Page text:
More Tomato Woes Factors

A green Beefsteak tomato in a Bluebird Gardens deck pot.

A green Beefsteak tomato in a Bluebird Gardens deck pot.

More Tomato Woes Factors

Summer is a time when local farms sometimes share their extra produce, assuming conditions have been good for growing. This year, record hot and humid conditions have made tomato growing challenging.

In addition, two other factors have contributed to the challenge of growing tomatoes.

Proper Fertilizer

Tomato plants taller than their growers usually means tomato plants may be getting too much nitrogen fertilizer. Nitrogen encourages the green growth that spurs plants to unnatural heights.A balanced plant meal requires nitrogen for growth, phosphorous for moving energy through the plant, and potassium for stress tolerance.  Our Ozark soil can provide nitrogen but the other two fertilizer elements usually need a boost. 

Soil testing through a local University of Missouri Extension office will help determine what is missing. A test costs $14 and includes not only what is in your soil but what you need to do to amend it.

Even Watering

The other delicate part of raising tomatoes is watering. Tomato roots in open ground can grow to 5 feet deep. Tomatoes even grown in containers prefer to be evenly moist so with temperatures, and humidity, either at record levels or varying widely requires careful monitoring.

I have sunken plastic bottles with holes in pots keeping my tomatoes company so that I can better keep the roots moist. I also use a paint stick propped into the side and moved over an inch to check how wet the soil is before I water.

Charlotte

Tomatoes Dropping Flowers

A Beefsteak tomato at Bluebird Gardens with blossom drop from record hot temperatures.

A Beefsteak tomato at Bluebird Gardens with blossom drop from record hot temperatures.

Tomatoes Dropping Flowers

When I dream of my summer garden, or see a summer garden quilt throw, I look for tomatoes first. If there is one vegetable that represents summer vegetable gardening, it's these wonderful fruits that add color, flavor and good antioxidants to our salads and other food.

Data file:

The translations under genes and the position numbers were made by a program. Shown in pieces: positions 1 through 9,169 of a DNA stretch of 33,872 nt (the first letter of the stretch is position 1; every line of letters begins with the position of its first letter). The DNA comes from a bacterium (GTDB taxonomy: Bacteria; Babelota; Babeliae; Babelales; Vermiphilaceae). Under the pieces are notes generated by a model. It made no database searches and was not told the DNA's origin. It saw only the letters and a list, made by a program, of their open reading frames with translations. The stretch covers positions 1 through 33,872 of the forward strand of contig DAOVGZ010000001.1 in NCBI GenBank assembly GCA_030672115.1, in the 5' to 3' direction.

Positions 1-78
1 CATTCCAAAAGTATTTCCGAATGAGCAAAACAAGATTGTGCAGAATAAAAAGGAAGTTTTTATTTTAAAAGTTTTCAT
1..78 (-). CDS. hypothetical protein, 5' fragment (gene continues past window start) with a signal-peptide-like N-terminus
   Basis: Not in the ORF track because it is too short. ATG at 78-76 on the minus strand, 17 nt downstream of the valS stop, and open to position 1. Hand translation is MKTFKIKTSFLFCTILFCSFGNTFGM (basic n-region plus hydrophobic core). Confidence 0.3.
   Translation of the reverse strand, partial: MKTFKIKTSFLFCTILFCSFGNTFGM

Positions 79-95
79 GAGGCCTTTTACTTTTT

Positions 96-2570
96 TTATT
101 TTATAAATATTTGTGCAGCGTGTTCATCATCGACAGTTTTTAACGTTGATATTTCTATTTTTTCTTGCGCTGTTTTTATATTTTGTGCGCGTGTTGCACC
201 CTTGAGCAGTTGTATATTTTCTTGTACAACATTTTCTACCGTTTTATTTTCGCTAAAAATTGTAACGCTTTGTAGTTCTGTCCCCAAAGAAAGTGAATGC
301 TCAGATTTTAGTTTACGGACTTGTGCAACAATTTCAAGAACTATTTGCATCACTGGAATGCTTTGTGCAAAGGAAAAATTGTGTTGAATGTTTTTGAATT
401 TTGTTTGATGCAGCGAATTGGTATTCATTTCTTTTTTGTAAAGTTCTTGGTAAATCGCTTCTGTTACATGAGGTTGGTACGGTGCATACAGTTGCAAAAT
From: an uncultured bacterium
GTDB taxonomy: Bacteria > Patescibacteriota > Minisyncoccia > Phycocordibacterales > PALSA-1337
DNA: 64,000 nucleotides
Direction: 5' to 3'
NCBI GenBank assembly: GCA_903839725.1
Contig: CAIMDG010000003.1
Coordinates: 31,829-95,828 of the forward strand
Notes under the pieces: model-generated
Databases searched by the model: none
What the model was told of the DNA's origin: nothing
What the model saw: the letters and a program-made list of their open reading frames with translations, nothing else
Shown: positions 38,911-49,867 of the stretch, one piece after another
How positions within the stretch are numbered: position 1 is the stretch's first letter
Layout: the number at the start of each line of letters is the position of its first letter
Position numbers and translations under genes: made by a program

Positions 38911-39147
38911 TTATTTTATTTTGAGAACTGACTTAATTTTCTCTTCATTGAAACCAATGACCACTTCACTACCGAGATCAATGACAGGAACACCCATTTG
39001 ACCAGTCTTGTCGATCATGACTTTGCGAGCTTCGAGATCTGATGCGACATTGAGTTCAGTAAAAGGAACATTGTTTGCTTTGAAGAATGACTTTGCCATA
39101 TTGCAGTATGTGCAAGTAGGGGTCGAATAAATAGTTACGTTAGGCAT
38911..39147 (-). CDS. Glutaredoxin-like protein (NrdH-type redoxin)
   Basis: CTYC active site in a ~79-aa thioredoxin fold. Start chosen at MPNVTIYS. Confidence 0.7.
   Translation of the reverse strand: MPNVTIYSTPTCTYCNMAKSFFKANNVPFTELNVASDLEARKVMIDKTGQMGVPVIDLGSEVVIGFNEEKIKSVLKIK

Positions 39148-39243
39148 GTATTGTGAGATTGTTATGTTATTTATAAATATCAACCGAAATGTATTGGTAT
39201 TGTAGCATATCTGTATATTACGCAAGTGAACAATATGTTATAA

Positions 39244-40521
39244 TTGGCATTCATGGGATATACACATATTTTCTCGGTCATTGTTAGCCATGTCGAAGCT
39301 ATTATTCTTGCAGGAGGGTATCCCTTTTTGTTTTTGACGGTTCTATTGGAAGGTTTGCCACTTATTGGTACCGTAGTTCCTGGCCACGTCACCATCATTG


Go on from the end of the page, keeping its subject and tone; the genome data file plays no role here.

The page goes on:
Our local newspaper asked me to call someone about their tomatoes. The gentleman was polite on the phone but clearly frustrated. His 6-foot high tomatoes in barrels at a 7 Ph level where flowering but then the flowers were falling off. He said something similar had happened to his potatoes last year.

Several Possible Factors

There are several factors that cause tomatoes to drop their flowers, starting with the impact of record high temperatures. Tomatoes, like most flowering plants, go into survival mode if temperatures are above 90F for five or more days in a row. We just set record temperatures for June in Missouri so the record hot temperatures may be a leading culprit.

Plant survival mode means most systems are shut down, including pollen production. It’s why a plant may seem to die in hot weather and yet reappear the following year. As long as the roots can pull through, most plants will survive.

High Temperatures and High Humidity

Tied to temperature is high humidity. Humidity that is too high prevents pollen from sticking to the stigma once it is released. Without pollen, there are no pollinators and without pollinators, there are no flowers that produce tomatoes.

Leading tomato pollinators are native bees, especially bumble bees. These little hoodlums of the bee world literally shake the plant, releasing pollen all over the stigma and themselves. When high temperatures shut down pollen production, they also put bees out of business.

Next, two more factors that can impact successful tomato growing. Any guesses what they might be?

Charlotte